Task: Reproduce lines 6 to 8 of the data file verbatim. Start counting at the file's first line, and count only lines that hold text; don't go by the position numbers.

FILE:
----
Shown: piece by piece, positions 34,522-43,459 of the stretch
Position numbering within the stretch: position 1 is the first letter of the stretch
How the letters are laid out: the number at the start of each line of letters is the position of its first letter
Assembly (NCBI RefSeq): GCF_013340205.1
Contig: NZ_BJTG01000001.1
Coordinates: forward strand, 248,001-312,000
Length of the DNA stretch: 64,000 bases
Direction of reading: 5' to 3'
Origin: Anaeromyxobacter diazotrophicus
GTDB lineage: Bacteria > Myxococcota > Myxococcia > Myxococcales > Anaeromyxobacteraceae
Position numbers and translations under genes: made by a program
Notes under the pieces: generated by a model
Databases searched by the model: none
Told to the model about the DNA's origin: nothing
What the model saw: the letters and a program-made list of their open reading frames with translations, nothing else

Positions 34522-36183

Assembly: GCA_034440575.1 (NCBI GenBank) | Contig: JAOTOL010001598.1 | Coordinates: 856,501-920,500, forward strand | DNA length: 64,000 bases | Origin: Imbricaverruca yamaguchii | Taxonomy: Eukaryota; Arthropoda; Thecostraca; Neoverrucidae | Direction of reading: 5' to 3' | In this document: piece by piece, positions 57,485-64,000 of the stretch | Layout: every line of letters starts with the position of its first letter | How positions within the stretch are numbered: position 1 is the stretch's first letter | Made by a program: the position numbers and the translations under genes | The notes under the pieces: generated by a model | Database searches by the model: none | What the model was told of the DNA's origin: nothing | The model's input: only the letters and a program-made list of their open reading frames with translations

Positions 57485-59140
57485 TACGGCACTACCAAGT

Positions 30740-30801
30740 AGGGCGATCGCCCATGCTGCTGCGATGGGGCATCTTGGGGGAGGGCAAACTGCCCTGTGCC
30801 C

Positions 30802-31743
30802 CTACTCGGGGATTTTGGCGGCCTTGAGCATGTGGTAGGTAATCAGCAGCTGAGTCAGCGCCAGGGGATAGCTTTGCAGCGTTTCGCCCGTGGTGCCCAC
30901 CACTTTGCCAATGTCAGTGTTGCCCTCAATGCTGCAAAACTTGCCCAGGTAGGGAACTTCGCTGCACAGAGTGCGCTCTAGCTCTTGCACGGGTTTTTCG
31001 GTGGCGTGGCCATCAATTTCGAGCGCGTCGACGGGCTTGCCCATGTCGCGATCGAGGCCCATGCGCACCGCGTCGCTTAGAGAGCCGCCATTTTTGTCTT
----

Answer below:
Coordinates: forward strand, 248,001-312,000
Length of the DNA stretch: 64,000 bases
Direction of reading: 5' to 3'